Shore Food: Clams

Clams are one of Cape May, New Jersey's unsung treasures. They're one of the area's biggest seafood catches.

Whether you buy them or go clamming and catch the clams yourself, if you want to eat them, you're going to have to open them and it's no accident that clams have a hard, tight shell. It's their only defense against all the critters who would love to gobble up this gastronomic delight.

How to coax those shells open?? Here's a little trick:

  1. Start first by cleaning the clams - soak them in cold water for an hour then scrub the shells thoroughly with a brush.
  2. Then, pop the clams in the freezer until they are barely frozen. (another hour or two.)

Now you've weakend their defenses and you're ready to pry them open.

  • Hold the thick side of the clam (where the shells come together) in the palm of your hand.
  • Press a narrow knife along the seam of the clam. If the clam's been frozen enough, a little pressure will do the job. Never press hard - you could end up with a nasty cut.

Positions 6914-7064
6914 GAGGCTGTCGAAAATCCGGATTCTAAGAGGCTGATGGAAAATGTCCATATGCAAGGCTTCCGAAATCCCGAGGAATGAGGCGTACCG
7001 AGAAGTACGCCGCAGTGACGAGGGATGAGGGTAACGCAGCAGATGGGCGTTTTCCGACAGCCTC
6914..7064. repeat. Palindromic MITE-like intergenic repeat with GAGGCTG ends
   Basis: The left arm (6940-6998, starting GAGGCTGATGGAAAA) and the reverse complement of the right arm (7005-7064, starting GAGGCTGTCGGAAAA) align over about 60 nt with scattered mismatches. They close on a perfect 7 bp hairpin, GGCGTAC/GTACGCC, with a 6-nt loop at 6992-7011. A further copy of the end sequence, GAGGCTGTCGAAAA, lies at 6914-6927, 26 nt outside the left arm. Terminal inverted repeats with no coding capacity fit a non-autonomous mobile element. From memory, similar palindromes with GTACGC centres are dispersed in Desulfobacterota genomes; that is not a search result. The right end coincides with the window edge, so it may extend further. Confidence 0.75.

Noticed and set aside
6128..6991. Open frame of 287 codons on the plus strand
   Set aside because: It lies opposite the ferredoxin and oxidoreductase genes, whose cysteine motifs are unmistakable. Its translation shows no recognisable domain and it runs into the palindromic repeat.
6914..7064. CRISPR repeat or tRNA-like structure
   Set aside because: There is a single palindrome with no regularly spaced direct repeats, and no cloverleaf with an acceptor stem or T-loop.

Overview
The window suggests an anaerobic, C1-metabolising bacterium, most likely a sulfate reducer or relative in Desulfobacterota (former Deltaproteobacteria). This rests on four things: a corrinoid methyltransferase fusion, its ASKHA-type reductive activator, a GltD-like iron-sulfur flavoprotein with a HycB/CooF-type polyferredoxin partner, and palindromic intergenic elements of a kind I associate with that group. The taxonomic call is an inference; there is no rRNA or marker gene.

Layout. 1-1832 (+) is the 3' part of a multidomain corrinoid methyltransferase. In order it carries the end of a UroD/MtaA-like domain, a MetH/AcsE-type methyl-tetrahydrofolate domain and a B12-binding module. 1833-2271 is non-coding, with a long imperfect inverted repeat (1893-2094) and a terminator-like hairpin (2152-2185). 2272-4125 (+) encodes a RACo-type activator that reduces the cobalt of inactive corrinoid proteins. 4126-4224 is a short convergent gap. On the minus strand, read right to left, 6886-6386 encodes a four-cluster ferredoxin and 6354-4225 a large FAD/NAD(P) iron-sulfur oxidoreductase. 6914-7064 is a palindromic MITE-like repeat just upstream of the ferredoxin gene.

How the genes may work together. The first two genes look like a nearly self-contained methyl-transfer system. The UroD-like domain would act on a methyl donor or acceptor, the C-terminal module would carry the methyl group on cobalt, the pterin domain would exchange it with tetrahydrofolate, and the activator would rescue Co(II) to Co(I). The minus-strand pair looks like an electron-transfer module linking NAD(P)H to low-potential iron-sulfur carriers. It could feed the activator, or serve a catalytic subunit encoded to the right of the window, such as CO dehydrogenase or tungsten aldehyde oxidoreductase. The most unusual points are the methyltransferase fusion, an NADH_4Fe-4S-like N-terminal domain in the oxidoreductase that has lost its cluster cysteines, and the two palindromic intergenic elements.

(For safety's sake, you can put a cloth towel in your hand for protection.)

  • When the knife slides through the crack in the shell, work it forward then backward until the clam shells can be easily parted.

Do this over a dish to catch any juice - do NOT throw this liquid away!

  • Once the clam muscles at either end of the clam have been cut, pry open the clam.

  • Use a smaller knife and scrape out the insides into the bowl with the clam juice.
  • Drain the clams and separate the meat from the juice. Let any grit settle to the bottom of the clam juice then slowly pour it off into another bowl.

Now you're ready to cook up these little devils.

Most Cape May restaurants serve their own special versions of clam chowder so, when you visit, make sure to order a bowl.

And every September, during the Food and Wine festival, there's a Chowder Cook off. If you're a clam chowder lover, you won't want to miss that!

One of our favorite clam recipes is a very easy Clam Stew that we've adapted from Biba Caggiano's Trattoria Cooking.

Saute some garlic and fresh parsely in olive oil, add a half-cup of white wine and some of that clam juice you saved. Let it bubble for a minute or two then throw in a large can of skinless tomatoes, chopped into small pieces. Let that simmer for about 5 minutes, adding a few dashes of cayenne and black pepper for some zip.

Then stir in about a dozen chopped cherrystone size clams. The stew's ready to eat in three minutes. Serve over some toasted Italian bread placed in the bottom of a soup bowl.

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